Still, there is hope for the future of financial oversight, even though events of the recent past do not portend well for the future. The logic of the rescue plan enhances the factors that create financial crises, including the current crisis. For example, the incentive mechanism in the financial sector and the principal-agent problem are all intact, if not worse, in the rescue plans. However, Sheng is hopeful. “No financial crisis is exactly alike, but there are common elements that would, I hope, help us identify and mitigate the next one,” he writes.

    Our challenges are especially serious in Asia, so Sheng’s Asian regulatory perspective is particularly welcome at this juncture in market history. “There are very few books about the Asian crisis by senior Asian officials who were in place during the crisis,” he notes. “For posterity’s sake, the Asian side of the story deserves to be told.”

    Sheng deserves praise for being conscious of his responsibility to history. But his most valuable contribution is that he identifies some of the major barriers to a sound financial system and points the way toward future solutions.

    Hu Shuli
    Editor-in-Chief, Caixin Media, and Dean, School of Communication and Design, Sun Yat-sen University

  6. I want to praise the book, but in the end it is conventional and reveals nothing beyond the compromise of consensus. If it were used in a courtroom for foundation and discovery, what would it prove? Most all “corruption” is redacted from the foundation. Most all discovery is missing.

    In the end it is a legitimate work of economic journalism that makes a single case for decentralizing a power center that has outgrown its ability to perceive its own threat to the rest of the upper middle class financial structure.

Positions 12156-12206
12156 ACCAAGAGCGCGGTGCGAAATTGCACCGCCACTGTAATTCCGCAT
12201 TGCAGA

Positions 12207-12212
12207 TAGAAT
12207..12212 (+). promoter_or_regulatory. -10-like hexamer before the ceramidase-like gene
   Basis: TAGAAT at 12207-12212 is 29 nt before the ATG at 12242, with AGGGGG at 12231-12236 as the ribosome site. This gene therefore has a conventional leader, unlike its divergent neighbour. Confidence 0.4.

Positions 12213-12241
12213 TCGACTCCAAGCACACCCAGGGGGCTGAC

You say the new epilogue “covers?” the equivocations and trance inducing distractions of the “reform” ritual that just transpired among the rich and guilty.
    What we needed was guidance and formulas for direction that would correct the process not dance along side it and tell us what we just saw happen with formal authority.

    In the end it is all about WHO is RIGHT AND WRONG…



    And the ultra-conventional equivocation and compromising comes from splitting this in the first place. It is a self-deception to believe the fallacies of distinction. It is not the “lesser of two evils (or “13 Bankers”)” that is involved.

    It is about evil practices that does serious damage to history and the future in praxis. It is about love of power and money taking precedent over people and community. It is about rationalizing the process to make it appear more about scale…
    …and ignoring scope.

    Start your second book James, and this time give us some real discovery and foundation to build a case that will defend us and the security of our real economy in the public arena that is being bought and sold on the butcher bloc of political financial power.

  7. http://en.wikipedia.org/wiki/Tinkerbell_effect

    ^ Stewart, Cameron (2004), “The Rule of Law and the Tinkerbell Effect: Theoretical Considerations, Criticisms and Justifications for the Rule of Law”, Macquarie Law Journal 4 (7): 135–164, http://www.law.mq.edu.au/html/MqLJ/volume4/vol4_stewartc.pdf .